1.45 am
Mr. Abse

I shall take greater care to try to keep within the limits of what should be a Third Reading speech; I observed that you were getting restless, Mr. Deputy Speaker. However, I cannot refrain from saying that the very features of the Bill highlight areas which require attention. It is abundantly clear that one of the best effects of the Bill is that it has directed attention to the fact that we are dealing with problems that need new conciliation procedures, family courts and a real regard to the large mass of women who will not be affected in any way by the Bill because they are still dependent upon inadequate state security.

For my part, I believe that on balance the Bill is of limited benefit in so far as it substitutes new guidelines for those who have to adjudicate upon requests for financial aid, following upon divorce. It substitutes rational guidelines for irrational guidelines.

Inevitably we have had a great deal of tumult during our debates. It would have been wrong if even to the end there had not been some quite fierce exchanges. The Solicitor-General will realise that it is the duty of an Opposition, particularly when they are comparatively small in numbers, to alert the nation as best they can to what they regard as blemishes within a Bill.

I wish to thank all hon. Members on both sides of the House who, through the unofficial divorce committee of the House, so persistently asked for part II. I am grateful for the fact that at the very end we had the Lord Chancellor, with all the zeal of a proselyte, pursuing partII and having as his aide the Solicitor-General, to whom I give special thanks for the courtesy, constant vigilance and care that he gave to every amendment, even those which were most extravagant or irrational.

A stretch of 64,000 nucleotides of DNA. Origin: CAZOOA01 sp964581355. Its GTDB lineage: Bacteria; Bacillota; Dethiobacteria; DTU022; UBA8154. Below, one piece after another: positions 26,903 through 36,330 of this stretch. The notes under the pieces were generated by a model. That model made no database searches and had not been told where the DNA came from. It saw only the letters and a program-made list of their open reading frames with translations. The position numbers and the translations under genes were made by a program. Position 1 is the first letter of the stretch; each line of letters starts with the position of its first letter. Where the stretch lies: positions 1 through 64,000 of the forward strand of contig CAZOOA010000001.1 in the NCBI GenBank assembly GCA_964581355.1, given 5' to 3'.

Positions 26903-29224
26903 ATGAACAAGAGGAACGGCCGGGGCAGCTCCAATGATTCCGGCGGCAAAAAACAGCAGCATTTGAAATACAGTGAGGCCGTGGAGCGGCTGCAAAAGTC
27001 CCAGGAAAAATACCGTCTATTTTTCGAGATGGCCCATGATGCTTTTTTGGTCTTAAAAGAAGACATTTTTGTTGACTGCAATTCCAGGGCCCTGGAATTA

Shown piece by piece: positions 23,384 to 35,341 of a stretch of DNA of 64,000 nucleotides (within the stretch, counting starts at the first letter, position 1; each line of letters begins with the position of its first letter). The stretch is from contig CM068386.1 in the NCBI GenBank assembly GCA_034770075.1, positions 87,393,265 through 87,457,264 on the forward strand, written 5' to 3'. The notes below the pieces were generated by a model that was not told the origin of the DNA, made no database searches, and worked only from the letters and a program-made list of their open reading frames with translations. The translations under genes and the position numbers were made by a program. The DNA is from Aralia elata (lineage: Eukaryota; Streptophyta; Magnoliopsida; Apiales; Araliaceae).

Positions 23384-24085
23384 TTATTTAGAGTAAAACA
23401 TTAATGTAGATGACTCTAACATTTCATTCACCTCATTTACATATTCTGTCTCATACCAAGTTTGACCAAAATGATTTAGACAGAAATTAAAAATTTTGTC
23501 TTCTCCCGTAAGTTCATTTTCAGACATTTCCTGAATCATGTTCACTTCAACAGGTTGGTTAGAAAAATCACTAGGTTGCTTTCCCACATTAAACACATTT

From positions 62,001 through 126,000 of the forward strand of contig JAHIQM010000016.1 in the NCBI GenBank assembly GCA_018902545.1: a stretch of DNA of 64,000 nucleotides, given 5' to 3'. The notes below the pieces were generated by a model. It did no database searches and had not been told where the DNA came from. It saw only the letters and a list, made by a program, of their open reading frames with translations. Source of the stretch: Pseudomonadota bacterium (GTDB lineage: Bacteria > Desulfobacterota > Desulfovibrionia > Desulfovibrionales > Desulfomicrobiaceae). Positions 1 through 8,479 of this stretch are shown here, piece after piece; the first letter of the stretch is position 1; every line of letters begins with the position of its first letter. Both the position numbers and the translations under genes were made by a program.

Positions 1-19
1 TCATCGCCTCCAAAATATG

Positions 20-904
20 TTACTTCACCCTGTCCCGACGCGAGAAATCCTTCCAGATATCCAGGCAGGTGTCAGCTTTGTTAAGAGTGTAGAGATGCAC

Question put, That the Bill be now read the third time:—

The House divided: Ayes 119, Noes 16.

Division No. 370] [1.48am
Abse, Leo Jones, Gwilym (Cardiff N)
Alexander, Richard Jones, Robert (W Herts)
Ashby, David Key, Robert
Atkinson, David (B'm'th E) King, Roger (B'ham N field)
Baker, Nicholas (N Dorset) Knight, Gregory (Derby N)
Baldry, Anthony Knowles, Michael
Batiste, Spencer Lang, Ian
Bellingham, Henry Lawler, Geoffrey
Benyon, William Leigh, Edward (Gainsbor'gh)
Berry, Sir Anthony Lilley, Peter
Best, Keith Lloyd, Peter, (Fareham)
Bevan, David Gilroy Lyell, Nicholas
Boscawen, Hon Robert Maclean, David John